Monday, February 21, 2011

My take on: Fallen Grace

Fallen GraceOne of the great things about book blogging is being exposed to new things. I don't think I would have picked up Fallen Grace by Mary Hooper without an e-mail pitch. Books set in Victorian London aren't usually my forte. I'm into more contemporary literature, but it's always good to step outside your comfort zone.

The cover of Fallen Grace is quite intriguing. I was wondering who is this Grace? Why can't we see her face? What has she done? Why did she do it? The answers to those questions become clear very early. Fifteen-year-old Grace Parkes has just given birth to a stillborn child out of wedlock, and in 1860s London she is considered a fallen woman. A woman you look down upon. A woman who isn't held in high regard in society. It's hard to read that with a modern-day attitude because it just sounds so backwards. Does she not deserve the same amount of respect as other women?

Rather than facing the shame of burying her child in her neighborhood, Grace takes a train to a far out cemetery. She buries her child in the coffin of a woman, whom she thought could look after him in the next life. It's on this journey that Grace meets two people who will impact the rest of her life. Mrs. Unwin, a crooked and mysterious woman, offers employment and James Solent, a kind gentleman, offers advice and encouragement. Both offers are initially ignored as Grace has a more important job, surviving life with her older and very gullible sister Lily.

Orphaned at a young age, Grace has to be the adult. She has to figure out how to make money, how to keep a roof over their heads and ensure that Lily doesn't wander off. Selling watercress provides some financial relief, but the girls are constantly struggling. Lily fantasizes of their long-lost father returning, while Grace has to remain practical. She loves her sister deeply, but Grace can't get caught up in fantasy, especially when the rug is pulled out from under them. Homeless, the girls are desperate for any type of employment. But not desperate enough to go back to a workhouse. It was there that their innocence was stolen. Desperation leads them back to Mrs. Unwin and her equally unscrupulous husband, working as funeral mutes and as domestic help. The Unwins hold the key to Grace and Lily's future in more ways than one. You'll just have to read the book to understand what I mean.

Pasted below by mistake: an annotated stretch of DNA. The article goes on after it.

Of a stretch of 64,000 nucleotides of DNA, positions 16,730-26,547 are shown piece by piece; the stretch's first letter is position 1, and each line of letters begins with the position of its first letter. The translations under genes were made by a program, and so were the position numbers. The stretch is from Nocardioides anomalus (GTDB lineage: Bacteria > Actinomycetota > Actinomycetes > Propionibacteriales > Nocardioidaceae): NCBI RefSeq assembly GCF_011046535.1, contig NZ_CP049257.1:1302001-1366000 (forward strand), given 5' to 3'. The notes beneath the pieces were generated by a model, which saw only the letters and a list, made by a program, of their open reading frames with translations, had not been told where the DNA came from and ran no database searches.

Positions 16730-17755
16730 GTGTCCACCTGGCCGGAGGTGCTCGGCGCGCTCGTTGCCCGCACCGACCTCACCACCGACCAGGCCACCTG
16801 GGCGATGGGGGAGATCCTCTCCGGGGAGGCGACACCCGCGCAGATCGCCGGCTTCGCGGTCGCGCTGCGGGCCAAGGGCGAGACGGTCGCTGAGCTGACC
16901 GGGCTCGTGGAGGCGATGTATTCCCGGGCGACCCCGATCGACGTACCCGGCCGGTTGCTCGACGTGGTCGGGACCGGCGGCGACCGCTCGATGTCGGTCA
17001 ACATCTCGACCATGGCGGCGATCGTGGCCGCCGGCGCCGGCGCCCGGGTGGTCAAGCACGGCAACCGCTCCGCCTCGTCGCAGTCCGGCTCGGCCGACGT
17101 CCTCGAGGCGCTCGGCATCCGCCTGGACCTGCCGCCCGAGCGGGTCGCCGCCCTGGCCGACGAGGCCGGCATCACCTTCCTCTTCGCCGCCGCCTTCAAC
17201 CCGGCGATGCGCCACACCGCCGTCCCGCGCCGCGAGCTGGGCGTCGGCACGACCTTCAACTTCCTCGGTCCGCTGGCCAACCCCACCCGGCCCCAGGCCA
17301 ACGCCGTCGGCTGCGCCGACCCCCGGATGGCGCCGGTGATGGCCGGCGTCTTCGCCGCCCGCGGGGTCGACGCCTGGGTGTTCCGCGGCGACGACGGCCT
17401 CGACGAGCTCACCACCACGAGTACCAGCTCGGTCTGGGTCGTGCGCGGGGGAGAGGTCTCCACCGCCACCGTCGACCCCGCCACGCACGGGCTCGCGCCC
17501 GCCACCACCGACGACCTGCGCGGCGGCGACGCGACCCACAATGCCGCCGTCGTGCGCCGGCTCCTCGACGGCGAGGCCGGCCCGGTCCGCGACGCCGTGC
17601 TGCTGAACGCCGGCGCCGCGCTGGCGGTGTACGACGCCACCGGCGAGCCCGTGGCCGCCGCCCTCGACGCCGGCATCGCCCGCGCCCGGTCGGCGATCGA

Right away you fall in love with Grace and Lily as characters. Neither one of them ever had a break. They try so hard to make a life for themselves. Just when you think life is getting better for them, it gets worse. Lily wants to make their life better, too. But Lily doesn't think things through, she can easily be swindled. I just wanted to take Lily and shake some sense into her. But Grace has the strength not blow up at her sister. Their love and devotion for each other is clear.

The setting of book, Victorian London, is full of details. The funeral industry at the time seems extremely wacky, but you feel as if you've been transported back in time. Grace is hired to stand at funerals and look grief-stricken. Did such a thing exist? I guess it did. The descriptions sounded so believable. The rules of etiquette and societal rules seem backward by today's standards. Fans of historical fiction will gobble this one up.

Rating: Superb

Notes: I received a copy of the book from the publisher (Bloomsbury) in exchange for an honest review. To learn more about author Mary Hooper, visit

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